Status Stickiness

I’ve noticed the crowd integrating Facebook status message with Twitter status. I actually prefer to keep them separate because of the different sticky factors eg how long the status message sticks to the wall.

I have a status on Twitter that I use for transient updates with a chalkboard permanence through the day. Status messages there are written in context at times eg part of a discussion and erratic moments of ego at others which don’t stick for so long.

My Facebook Status is written with more of a crayon permanence as I update my status less often. I really don’t feel comfortable putting chalked status messages in there especially when there is less context. I prefer more context, more longevity. If you can count “Jasmin is pretending she has superpowers” as having context.

So, I’m going to continue publishing different status messages in chalk and crayon even if the cyberwall is virtually permanent. Still, I could do with a status sticky (permanence) marker in Twitter to feed through to other sites, an option to make my status crayon if I want to feed it through to other social networks. Sometimes I would even like to make a status message iron-on – I could send my favourites through to Threadless and create wearable status messages. Now that could redefine the concept of a mobile status message. Heh.

Do you chalk or crayon? Or both? Or are your status updates a work of calligraphy2.0?

Status updates can be a social barometer. Imagine if we wore our status messages as stickynotes on our foreheads at work! People could see our status as we approach.

Oh, and on the matter of Stickiness, I am also reading Made to Stick right now and I’m really enjoying the insights and techniques for capturing attention and helping people to understand your ideas. Worth a looksee.

4 thoughts on “Status Stickiness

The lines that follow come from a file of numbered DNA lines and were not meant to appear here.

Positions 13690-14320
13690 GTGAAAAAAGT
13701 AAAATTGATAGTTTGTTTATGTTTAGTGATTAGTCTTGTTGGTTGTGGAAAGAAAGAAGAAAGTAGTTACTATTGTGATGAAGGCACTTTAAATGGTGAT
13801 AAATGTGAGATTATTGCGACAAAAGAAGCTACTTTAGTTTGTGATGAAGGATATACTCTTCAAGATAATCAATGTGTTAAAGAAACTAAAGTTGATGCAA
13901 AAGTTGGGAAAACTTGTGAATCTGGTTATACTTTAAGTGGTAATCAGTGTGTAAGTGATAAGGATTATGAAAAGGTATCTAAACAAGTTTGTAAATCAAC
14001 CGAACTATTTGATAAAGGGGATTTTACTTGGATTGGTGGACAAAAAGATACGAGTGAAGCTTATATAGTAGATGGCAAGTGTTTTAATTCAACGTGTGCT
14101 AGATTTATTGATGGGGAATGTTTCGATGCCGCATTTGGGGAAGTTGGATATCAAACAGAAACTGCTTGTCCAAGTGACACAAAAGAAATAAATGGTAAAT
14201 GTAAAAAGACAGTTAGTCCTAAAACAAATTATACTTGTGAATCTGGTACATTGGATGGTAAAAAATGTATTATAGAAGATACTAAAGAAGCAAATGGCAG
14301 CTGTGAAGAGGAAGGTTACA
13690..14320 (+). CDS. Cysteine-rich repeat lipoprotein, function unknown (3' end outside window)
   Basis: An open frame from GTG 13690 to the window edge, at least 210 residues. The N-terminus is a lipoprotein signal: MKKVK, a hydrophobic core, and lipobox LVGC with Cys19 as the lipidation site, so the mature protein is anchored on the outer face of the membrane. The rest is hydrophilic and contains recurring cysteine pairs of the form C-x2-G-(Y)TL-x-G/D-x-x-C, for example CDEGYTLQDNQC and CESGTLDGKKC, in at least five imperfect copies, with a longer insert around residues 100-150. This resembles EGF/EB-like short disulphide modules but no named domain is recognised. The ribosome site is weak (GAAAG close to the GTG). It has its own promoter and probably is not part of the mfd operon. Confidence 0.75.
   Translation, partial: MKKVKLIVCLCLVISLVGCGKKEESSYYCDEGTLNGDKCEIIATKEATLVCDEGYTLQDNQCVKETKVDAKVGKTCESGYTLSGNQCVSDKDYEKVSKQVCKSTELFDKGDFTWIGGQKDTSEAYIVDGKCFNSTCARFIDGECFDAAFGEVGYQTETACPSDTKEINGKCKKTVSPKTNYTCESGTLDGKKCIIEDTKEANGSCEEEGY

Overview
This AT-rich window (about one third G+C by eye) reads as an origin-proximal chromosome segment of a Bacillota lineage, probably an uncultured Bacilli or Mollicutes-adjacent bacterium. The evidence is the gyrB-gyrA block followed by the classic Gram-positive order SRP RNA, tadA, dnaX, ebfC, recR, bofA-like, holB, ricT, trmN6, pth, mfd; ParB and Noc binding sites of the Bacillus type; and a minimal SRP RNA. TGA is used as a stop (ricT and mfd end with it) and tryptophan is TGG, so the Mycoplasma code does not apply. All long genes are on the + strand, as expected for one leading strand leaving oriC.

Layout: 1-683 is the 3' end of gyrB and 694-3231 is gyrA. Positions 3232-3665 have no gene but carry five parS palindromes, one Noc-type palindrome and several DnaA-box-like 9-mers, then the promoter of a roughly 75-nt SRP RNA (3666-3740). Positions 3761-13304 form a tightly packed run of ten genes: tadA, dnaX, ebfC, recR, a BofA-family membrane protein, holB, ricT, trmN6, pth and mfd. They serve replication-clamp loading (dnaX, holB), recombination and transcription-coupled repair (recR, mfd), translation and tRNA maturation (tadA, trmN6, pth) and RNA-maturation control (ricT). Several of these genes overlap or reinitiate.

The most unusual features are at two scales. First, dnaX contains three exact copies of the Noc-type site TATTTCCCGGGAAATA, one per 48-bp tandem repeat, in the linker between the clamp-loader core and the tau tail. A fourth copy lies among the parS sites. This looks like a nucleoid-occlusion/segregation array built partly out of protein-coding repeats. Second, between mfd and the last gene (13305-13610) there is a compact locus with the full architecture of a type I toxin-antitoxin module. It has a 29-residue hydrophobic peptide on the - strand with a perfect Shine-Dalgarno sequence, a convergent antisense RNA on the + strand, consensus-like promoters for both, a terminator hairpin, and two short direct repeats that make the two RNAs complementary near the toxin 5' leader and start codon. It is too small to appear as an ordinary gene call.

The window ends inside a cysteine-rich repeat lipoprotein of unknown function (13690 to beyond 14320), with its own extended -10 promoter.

1. srcasm

    Jasmin,
    I happened upon your blog using WordPress’s tag surfer and wanted to chime in. I happen to use my Twitter account for updating my status on my blog, Facebook and Twitter itself. I like the fact that I only have to update in one place and if it weren’t for the integration, I would probably never touch my Facebook statuses. My friend are sometimes confused (because it’s out of context) but hey if you’re not following me on Twitter then I don’t know what to tell yah. :)

    Keep on blogging,
    Jesse

  2. Douglas

    Everything I typed before I deleted it was just long winded ‘me too’.

    Instead, I’ll just say that I love the idea of chalk and crayon to describe these two. Especially the childlike nuance.

    Regarding status update shirts–and sticky notes–I bet you could use dry erase markers on a t-shirt with a white rectangle screenprinted on it.

  3. grinbear

    Considering the realization some years ago that anything posted on the web was likely to stay ‘out there’ forever, because of caching, backups, off line copies, re-do’s, etc., etc., etc., I thought that posties, twit-notes, chat logs, replies, were permanent markers, more like laundry markers than lemon juice super secret encoder ink? WTF? No, really, I enjoy your blogs and twitters. It’s a wonderful world for old coders like me. Wayman Wynn’s Dad… ;-) me (ILAMS)

  4. wonderwebby

    Jesse, it does seem a bit odd to have different status messages doesn’t it? But to me it seems just as odd that we are missing context from our digital profiles and interesting that people don’t seem to mind.

    Douglas, I guess the thing with chalk and crayon – they are some of our earliest publishing experiences, a way to express what goes on inside of our heads. Their fun, instant appeal makes it easier to create. But as Grinbear points out despite the opportunity for instant expression the marks are a little more permanent than chalk.

    It makes me think, self censorship is probably a critical skill right now.

    Thanks for your comments

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